In China, the number of young Chinese people infected with human immunodeficiency virus, or HIV, continues to swell. In an attempt to bring awareness into the fold, a Chinese university in a high-risk area has started setting up vending machines that spew out HIV testing kits.
The kits cost less than $5 and are sold alongside snacks and beverages inside vending machines at the Southwest Petroleum University in China's Sichuan Province.
The province has been found (PDF) to have a high prevalence of HIV, among the top three provinces in China to account for the country's 501,000 cases of HIV and AIDS by the end of 2014, according to the report.
The kits take the urine samples of the testees, to be sent back to a lab. The process is thoroughly anonymous, and the test results can be delivered online for immediacy and accessibility.
The inexpensive testing kits offer a low-cost solution for those who want to make sure that they're not infected with the virus. Other testing kits hover around $45, and can be purchased online at Chinese ecommerce site Taobao. The cost of the testing kits was subsidized with the help of a charity, according to Huaxi Daily, a Chinese newspaper.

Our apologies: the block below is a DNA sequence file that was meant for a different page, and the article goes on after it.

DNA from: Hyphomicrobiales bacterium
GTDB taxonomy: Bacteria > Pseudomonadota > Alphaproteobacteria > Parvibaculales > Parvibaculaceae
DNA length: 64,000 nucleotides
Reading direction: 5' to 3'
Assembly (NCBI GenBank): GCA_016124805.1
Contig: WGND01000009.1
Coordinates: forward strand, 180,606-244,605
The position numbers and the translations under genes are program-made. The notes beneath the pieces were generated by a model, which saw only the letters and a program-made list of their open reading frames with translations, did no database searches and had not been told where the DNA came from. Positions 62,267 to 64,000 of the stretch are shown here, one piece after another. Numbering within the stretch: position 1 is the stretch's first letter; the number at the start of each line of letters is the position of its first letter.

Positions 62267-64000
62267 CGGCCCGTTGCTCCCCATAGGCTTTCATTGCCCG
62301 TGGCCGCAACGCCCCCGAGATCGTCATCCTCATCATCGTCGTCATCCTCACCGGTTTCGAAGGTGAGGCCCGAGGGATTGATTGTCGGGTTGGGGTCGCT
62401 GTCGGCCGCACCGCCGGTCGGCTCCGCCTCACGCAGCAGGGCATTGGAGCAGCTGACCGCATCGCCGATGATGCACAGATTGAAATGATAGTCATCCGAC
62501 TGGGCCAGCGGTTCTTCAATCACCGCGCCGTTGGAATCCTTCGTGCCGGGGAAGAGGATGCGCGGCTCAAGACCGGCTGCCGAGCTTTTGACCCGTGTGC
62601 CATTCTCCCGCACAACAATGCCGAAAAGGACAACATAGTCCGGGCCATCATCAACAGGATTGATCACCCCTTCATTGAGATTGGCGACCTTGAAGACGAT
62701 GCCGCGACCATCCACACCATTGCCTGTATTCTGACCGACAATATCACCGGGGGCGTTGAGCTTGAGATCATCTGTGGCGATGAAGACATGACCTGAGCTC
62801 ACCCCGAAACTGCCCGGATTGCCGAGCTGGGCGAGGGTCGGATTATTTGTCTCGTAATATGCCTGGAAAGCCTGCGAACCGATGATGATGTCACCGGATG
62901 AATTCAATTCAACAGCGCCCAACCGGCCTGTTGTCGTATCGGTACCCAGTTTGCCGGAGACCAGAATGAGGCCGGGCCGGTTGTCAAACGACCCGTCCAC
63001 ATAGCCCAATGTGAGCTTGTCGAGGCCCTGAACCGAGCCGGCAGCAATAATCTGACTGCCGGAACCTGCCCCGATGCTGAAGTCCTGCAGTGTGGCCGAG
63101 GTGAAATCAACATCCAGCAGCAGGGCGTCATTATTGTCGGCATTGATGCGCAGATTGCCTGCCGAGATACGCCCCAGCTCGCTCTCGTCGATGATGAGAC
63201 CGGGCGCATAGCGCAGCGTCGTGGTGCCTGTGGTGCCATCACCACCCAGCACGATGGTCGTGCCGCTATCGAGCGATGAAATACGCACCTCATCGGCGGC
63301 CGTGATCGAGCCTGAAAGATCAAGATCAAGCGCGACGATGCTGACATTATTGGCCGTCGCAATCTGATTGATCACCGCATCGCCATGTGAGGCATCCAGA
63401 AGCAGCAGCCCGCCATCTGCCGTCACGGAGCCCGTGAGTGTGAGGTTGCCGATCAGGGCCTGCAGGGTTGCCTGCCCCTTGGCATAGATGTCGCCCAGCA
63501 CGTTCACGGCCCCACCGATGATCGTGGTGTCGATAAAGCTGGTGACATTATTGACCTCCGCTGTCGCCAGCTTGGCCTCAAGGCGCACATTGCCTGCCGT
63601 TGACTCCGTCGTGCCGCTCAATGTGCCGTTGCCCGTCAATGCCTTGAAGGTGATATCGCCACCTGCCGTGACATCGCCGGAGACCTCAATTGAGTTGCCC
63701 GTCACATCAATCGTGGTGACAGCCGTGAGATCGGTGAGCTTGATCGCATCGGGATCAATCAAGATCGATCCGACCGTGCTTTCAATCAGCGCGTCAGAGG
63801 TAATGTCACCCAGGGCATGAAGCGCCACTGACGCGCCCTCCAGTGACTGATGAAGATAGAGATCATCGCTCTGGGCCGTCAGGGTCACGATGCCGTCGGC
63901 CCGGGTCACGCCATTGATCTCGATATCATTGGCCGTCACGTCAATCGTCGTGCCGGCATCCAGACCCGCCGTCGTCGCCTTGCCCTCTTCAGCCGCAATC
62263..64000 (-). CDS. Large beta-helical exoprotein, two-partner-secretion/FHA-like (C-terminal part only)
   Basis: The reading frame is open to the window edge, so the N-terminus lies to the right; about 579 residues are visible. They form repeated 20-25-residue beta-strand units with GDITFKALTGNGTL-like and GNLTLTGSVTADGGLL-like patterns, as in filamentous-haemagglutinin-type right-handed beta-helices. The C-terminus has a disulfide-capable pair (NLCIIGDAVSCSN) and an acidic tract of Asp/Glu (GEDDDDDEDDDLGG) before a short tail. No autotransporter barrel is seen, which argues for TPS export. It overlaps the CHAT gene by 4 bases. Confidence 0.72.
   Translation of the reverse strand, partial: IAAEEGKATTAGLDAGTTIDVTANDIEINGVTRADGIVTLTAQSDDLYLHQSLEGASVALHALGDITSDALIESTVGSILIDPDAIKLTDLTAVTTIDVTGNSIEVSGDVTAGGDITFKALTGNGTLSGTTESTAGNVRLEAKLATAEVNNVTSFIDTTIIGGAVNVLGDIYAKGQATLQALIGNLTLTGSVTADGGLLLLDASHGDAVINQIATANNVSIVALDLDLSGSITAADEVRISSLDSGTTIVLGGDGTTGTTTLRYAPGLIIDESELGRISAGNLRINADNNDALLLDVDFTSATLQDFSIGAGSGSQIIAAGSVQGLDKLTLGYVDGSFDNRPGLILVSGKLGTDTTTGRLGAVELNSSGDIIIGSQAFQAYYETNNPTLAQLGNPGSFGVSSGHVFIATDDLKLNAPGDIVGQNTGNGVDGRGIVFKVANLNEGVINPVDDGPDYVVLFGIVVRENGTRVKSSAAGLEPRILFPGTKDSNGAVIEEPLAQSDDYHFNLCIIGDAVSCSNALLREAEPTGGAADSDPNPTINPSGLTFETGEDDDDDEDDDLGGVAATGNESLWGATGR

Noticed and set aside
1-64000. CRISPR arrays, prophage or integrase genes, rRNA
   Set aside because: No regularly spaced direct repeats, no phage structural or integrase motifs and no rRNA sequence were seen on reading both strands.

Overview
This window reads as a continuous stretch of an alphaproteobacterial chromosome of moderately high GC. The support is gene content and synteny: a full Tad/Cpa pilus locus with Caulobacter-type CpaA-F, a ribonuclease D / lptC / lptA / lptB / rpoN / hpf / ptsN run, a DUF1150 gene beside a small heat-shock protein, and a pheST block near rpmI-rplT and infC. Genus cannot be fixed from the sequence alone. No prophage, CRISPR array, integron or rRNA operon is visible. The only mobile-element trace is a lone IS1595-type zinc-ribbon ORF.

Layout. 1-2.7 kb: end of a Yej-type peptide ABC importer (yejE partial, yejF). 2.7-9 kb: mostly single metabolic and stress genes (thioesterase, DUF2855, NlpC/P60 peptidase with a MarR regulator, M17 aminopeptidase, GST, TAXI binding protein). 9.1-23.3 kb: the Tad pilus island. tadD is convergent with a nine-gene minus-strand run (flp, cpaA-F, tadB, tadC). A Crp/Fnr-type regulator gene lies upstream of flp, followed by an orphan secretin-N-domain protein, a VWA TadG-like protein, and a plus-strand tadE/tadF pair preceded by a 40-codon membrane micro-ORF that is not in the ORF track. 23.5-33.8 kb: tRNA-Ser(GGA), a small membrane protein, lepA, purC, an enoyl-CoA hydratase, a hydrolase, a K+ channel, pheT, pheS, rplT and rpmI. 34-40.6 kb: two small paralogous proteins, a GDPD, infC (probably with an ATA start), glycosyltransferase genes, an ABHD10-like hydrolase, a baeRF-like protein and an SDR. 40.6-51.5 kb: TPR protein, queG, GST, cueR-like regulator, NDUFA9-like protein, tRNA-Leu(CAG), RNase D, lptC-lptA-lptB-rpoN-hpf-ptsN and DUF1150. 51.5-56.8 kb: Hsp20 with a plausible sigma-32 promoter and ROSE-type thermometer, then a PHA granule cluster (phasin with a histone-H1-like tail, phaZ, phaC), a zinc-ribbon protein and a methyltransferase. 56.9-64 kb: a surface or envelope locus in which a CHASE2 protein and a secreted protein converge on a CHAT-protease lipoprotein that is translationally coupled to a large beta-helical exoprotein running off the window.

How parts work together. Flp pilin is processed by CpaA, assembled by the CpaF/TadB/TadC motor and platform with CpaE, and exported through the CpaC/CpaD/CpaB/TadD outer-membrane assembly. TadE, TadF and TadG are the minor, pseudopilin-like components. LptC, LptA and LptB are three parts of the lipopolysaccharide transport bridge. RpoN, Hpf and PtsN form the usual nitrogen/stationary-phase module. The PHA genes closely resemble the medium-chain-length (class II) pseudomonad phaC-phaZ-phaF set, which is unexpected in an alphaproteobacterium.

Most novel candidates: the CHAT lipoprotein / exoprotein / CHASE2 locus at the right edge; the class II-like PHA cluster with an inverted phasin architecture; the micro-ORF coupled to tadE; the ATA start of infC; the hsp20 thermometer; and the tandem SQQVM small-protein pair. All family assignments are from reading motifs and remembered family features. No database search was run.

China's HIV and AIDS infection rate among young people are growing at an alarming pace. In just four years starting 2011, the infection rose to 35 percent in the 15 to 24 age group. About 1.6 percent of Chinese HIV and AIDS cases were accounted for by students by the time 2015 closed.
The Sichuan Province university marks the first time that inexpensive and self-administered HIV testing kits are offered to university students. By the end of 2016, the test run will halt, according to Shen Jie, China Association of AIDS Prevention and Control's deputy president.
HIV is a virus transmitted via bodily fluids such as blood and semen, and can worsen into AIDS, or Acquired Immune Deficiency Syndrome, a crucial weakening of the body's immune system that renders it unable to fight off viruses. China's growing rate of HIV/AIDS cases seems to be rooted in lack of sufficient sex education in the curriculum, most experts infer.
In China, numbers of both male heterosexual and homosexual transmissions show a consistent uptick. The percentage of of sexually transmitted cases rose from 33.1 percent in 2006 to 92.2 percent eight years later in 2014. The male homosexual transmission rate, in the same period, rose from 2.5 percent to 25.8 percent.
HIV remains progressively a growing concern, since medical research still hasn't gotten to the point where it could be remedied entirely. However, inroads do continue to occur, as with the recent feat by Emory Researchers who were able to achieve sustained HIV remission in testing rhesus macaque monkeys.